The bus driver – also black – did as he was commanded, zipping past the stop. A few of the rival boys chased after the bus, banging on its side, but in a minute or two we had gone clear.
I thought about what had just happened, with all its race-bound layers and complexities: who were the two groups of youths? What would have happened if the driver had stopped? Was it ever OK to use the vile n-word in public? I also reflected on what the driver might have felt and the prejudices that prospective black drivers had endured in the past. In 1963, West Indian activists began a boycott of the Bristol Omnibus Corporation for its refusal to employ black conductors and drivers. Four months afterwards the company relented and lifted its colour bar in employing the first non-white conductor. It took another two years before a Race Relations Act outlawed racial discrimination in public places. In subsequent decades there have been further Acts legislating against prejudice, not just in housing, employment and public services but in our daily interactions.
One unexpected consequence of the Criminal Justice Act of 2003 has been a rise in hate-crime prosecutions of black people accused of the racial abuse of other black people. The Crown Prosecution Service’s statistics on the ethnicity of those convicted shows that, while white people make up the majority of offenders, black and Asian people accounted for 17 and nine per cent of perpetrators respectively. Most hate crimes were committed in public. Infamously, in 2015, a black woman called Simone Joseph was convicted of racially-aggravated intentional harassment of a pregnant Asian woman, Hanane Yakoubi. In the five-minute rant, Joseph told Yakoubi that she was an “Isis bitch”, with “bombs up her skirts” and told her to “fuck off back to your own country”. Like the passengers on Yakoubi’s bus, I had remained silent when the boys, despite being black, had used a racist slur towards another black “bredren”. How did it come to this?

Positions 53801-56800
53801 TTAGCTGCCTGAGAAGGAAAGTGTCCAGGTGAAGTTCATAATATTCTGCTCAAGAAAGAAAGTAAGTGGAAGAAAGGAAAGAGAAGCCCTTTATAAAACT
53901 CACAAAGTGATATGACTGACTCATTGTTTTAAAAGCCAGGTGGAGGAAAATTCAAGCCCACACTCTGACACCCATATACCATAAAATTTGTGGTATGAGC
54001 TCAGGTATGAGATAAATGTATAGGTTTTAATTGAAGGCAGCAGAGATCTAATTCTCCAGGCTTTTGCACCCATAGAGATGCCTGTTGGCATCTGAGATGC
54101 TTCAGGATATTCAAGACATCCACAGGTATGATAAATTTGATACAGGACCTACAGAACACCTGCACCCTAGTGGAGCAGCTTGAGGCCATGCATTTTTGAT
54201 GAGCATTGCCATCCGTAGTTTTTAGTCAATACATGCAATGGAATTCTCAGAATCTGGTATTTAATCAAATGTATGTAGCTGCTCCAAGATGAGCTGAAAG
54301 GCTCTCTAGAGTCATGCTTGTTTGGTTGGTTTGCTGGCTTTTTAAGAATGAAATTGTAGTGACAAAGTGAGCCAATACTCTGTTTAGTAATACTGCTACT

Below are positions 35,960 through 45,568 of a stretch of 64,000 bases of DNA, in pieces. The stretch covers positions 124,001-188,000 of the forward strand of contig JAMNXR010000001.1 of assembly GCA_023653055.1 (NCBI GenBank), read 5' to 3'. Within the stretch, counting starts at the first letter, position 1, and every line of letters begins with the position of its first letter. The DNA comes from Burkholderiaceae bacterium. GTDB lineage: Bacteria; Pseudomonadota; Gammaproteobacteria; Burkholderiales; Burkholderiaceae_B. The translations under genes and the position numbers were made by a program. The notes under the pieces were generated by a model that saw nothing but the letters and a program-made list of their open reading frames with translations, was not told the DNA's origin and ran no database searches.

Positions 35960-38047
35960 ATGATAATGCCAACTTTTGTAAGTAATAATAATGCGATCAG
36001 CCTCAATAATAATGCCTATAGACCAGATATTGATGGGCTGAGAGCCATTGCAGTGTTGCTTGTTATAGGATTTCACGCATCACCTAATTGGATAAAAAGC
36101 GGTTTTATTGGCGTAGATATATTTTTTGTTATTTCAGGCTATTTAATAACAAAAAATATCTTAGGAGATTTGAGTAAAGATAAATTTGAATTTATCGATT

The word “nigger” (or “naygar” as Ethlyn would say) was commonly used by people of my parents’ generation back in the Caribbean; less so when they established lives in Britain. Amongst my generation, our tongues would have cleaved to our palates before we uttered the word. Its present use among younger generations is in mimicry of African-American culture, especially in rap music. So in the UK it is not so much a case of re-appropriation, but rather a complicated adoption of African-Americans’ engagement with a word that still carries a toxic historical charge. Whilst there is no consensus that “nigga” has been successfully recast as a brotherly term of endearment, what is clear is that context is all important; spoken by these black British kids to each other in bonhomie may mean friendship; but levelled by them at an elder bus driver, it carries the sting of abuse.
Recently my siblings have counselled me against my “stupid habit” of intervening in any public fracas involving black youths. I have always argued that the black code dictates that black people strive for a higher standard of behaviour towards each other; and that that greater expectation extends to intervention when the code is breached. But my siblings counter this by saying, “It’s not on you, anymore, those days are gone,” or, “Carry on; they’ll be bringing you home in a wooden box.”
As the boys disembarked, I caught the sound of the word “animals” from a solitary white passenger who had remained upstairs with me. “Animals,” he repeated under his breath, loud enough for me to hear. He should have been challenged; the boys should have been chastised too. I did neither, but lied to myself that I would do better next time. There will unfortunately be future opportunities as there have been in the past.